Bill Doskoch: Media, BPS*, Film, Minutiae

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Arbitrator rules for ‘Globe and Mail’ over Jan Wong

From the Toronto Star:

Journalist Jan Wong breached a confidentiality agreement with The Globe and Mail and must pay back an undisclosed severance payment, an arbitrator has ruled.

The decision by arbitrator Louisa Davie comes after Wong’s former employer objected to a book she wrote about her battle with depression, as well as some of her Tweets and media interviews.

Davie ruled this week that Wong’s 2012 book Out Of The Blue breached a Memorandum of Agreement signed by herself, the Globe and her former union, the Communications Energy and Paperworkers Union of Canada, Local 87-M.

According to the article, that agreement set limits on to whom Wong could disclose terms of her settlement.

“There is a somewhat simplistic attraction to the Employer’s position that because it has been deprived of the confidentiality for which it bargained, the grievor should similarly be deprived of the benefit she received, namely payment,” Davie wrote.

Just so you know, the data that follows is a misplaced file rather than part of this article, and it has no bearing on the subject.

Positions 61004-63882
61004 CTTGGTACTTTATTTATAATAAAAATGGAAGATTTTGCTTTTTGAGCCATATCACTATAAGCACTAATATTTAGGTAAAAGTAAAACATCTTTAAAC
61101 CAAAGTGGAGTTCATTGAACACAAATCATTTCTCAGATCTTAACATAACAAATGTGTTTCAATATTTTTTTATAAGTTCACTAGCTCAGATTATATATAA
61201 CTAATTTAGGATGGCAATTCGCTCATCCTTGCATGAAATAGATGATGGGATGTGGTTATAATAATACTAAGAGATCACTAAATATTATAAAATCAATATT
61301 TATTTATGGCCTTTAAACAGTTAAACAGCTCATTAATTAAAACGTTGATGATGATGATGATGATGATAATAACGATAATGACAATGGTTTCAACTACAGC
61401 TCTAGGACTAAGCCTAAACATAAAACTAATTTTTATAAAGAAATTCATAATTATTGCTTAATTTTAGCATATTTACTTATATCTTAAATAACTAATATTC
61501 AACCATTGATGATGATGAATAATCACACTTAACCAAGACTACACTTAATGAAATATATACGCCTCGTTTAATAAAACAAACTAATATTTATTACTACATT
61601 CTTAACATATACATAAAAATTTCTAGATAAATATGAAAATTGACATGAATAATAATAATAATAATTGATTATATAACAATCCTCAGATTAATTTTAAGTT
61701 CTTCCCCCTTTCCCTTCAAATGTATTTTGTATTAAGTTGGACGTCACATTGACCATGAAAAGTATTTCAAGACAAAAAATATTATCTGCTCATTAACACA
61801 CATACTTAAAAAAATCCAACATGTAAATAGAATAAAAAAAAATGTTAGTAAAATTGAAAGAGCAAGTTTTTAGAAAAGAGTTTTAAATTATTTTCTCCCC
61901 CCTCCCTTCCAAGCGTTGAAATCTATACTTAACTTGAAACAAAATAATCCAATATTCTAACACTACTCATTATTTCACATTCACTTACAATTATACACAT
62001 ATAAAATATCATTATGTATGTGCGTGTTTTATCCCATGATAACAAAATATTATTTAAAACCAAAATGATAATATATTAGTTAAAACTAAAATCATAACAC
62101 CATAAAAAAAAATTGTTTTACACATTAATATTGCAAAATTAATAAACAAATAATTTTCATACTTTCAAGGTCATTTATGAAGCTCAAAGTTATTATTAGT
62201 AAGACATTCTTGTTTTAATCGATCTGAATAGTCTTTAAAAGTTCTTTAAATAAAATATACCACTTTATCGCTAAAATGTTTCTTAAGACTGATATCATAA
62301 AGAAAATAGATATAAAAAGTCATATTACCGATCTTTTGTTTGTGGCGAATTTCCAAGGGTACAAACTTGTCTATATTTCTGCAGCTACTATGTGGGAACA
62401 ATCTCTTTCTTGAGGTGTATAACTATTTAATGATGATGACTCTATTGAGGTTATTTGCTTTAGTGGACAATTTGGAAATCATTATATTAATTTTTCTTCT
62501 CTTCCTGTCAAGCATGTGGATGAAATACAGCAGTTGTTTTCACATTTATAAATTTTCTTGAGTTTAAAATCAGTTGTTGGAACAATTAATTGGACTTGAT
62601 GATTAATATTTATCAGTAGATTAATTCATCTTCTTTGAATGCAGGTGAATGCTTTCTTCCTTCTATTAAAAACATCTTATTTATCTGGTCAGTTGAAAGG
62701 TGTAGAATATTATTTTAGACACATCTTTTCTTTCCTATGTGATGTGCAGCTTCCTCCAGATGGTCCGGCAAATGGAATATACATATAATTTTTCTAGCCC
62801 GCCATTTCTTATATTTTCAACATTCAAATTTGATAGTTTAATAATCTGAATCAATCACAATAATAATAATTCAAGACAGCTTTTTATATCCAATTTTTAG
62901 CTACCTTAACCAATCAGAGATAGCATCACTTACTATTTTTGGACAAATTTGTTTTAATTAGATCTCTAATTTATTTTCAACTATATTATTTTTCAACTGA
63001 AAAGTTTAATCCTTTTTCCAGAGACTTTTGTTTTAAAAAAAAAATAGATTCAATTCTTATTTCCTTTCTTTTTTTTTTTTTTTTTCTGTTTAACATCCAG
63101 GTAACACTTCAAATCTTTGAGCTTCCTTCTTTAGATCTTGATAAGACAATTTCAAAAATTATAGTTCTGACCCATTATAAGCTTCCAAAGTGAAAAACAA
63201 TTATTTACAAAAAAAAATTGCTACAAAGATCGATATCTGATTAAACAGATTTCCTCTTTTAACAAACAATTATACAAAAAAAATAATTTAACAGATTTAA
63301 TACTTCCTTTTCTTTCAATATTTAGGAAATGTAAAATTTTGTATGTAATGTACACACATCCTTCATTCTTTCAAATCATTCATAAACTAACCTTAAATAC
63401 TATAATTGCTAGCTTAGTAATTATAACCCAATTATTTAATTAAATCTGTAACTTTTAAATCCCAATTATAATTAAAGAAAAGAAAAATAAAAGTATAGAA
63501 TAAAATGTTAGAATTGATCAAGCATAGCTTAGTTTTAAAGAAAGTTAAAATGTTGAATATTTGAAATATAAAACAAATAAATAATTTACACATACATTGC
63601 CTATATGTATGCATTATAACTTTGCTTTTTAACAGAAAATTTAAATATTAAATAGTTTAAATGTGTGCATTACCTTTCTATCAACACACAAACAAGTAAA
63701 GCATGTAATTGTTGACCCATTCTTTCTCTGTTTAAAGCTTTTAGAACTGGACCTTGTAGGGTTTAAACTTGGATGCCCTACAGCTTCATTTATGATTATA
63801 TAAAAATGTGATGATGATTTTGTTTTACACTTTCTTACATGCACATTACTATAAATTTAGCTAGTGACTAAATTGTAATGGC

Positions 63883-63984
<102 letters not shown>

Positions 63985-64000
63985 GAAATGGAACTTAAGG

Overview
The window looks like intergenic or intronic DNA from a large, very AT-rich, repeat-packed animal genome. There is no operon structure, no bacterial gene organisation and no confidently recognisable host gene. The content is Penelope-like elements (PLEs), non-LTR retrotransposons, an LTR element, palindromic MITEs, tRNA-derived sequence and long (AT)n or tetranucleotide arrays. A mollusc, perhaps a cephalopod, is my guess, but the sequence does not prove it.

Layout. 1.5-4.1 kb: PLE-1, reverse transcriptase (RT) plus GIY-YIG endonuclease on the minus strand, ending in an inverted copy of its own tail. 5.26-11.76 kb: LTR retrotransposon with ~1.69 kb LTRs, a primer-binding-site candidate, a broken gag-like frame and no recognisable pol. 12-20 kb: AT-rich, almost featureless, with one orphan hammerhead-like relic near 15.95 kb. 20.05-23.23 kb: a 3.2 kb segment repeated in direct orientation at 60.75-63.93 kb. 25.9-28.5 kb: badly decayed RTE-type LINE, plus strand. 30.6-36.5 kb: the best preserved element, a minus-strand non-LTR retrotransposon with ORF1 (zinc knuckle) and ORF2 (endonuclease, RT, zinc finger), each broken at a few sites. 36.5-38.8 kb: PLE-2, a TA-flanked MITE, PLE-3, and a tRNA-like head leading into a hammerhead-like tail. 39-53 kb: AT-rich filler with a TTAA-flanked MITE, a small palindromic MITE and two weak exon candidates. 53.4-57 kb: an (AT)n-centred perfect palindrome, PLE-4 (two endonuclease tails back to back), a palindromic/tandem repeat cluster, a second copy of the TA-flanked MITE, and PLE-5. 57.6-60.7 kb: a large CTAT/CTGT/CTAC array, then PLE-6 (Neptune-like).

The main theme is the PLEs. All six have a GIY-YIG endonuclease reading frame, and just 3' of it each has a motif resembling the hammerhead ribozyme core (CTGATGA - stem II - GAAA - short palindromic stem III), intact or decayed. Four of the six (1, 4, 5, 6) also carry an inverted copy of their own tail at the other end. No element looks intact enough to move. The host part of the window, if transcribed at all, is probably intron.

For background, here is a 2012 blog post on Out of the Blue‘s release. It’s worth noting that the original publisher, Doubleday Canada, wanted all references to the Globe and Mail and a few Manulife Financial, the company’s insurer, removed from the book. Wong refused and self-published it.

Addendum

The Globe and Mail published a relatively detailed story on the ruling.:

The Globe, which was represented by lawyer Stephen Shamie, said in a statement that it took the action on principle, and that the repayment of the settlement funds would be donated to the Centre for Addiction and Mental Health in Toronto.

“The Globe and Mail took this action on principle to protect the confidentiality of private negotiations with both its union and its staff and to maintain a system which respects the privacy of personnel matters,” the statement reads. “All personnel matters related to current and former staff must remain confidential for the sake of the employees. For that reason, The Globe has not responded to allegations made by Jan Wong and nor will it.”

Wong, in an email, told the Globe she was extremely disappointed in the outcome of what she described as an unfair process. She had lawyers working on avenues of appeal. The union failed to to present all the defences it could, she said.

The union said it had one of the country’s top labour leaders working on Wong’s case, but the arbitrator found that Wong had breached the terms of settlement.

Fri, July 5 2013 » Main Page, Media